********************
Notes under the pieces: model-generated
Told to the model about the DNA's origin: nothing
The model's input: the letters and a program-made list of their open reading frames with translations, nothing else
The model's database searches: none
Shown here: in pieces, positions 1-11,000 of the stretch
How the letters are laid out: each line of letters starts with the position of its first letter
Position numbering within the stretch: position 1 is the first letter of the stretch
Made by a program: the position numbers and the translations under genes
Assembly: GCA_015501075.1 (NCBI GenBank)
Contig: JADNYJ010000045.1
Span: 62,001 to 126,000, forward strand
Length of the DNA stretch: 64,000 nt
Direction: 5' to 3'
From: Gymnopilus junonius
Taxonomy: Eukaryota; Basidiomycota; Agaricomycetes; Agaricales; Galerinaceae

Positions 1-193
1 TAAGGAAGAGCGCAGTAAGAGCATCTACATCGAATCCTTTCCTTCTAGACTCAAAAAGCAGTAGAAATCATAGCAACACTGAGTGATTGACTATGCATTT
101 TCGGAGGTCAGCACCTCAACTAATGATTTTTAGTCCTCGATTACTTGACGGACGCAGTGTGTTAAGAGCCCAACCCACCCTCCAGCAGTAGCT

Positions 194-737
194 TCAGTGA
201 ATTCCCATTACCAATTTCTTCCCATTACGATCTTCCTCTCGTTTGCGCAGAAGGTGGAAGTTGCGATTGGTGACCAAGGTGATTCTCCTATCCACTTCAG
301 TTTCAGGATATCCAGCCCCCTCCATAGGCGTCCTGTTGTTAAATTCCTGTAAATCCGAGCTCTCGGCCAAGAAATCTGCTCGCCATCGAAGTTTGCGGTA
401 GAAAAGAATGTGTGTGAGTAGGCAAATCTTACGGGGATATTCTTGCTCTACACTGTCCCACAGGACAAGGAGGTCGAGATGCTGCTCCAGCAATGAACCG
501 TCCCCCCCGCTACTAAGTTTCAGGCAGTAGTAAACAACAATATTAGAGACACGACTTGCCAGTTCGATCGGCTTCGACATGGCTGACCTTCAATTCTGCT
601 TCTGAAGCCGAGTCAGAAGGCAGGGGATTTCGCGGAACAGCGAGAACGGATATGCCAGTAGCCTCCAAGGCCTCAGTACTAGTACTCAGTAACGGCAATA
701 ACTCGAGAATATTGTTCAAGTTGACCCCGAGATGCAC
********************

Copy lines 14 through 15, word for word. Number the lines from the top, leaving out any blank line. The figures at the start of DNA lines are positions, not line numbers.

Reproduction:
From: Gymnopilus junonius
Taxonomy: Eukaryota; Basidiomycota; Agaricomycetes; Agaricales; Galerinaceae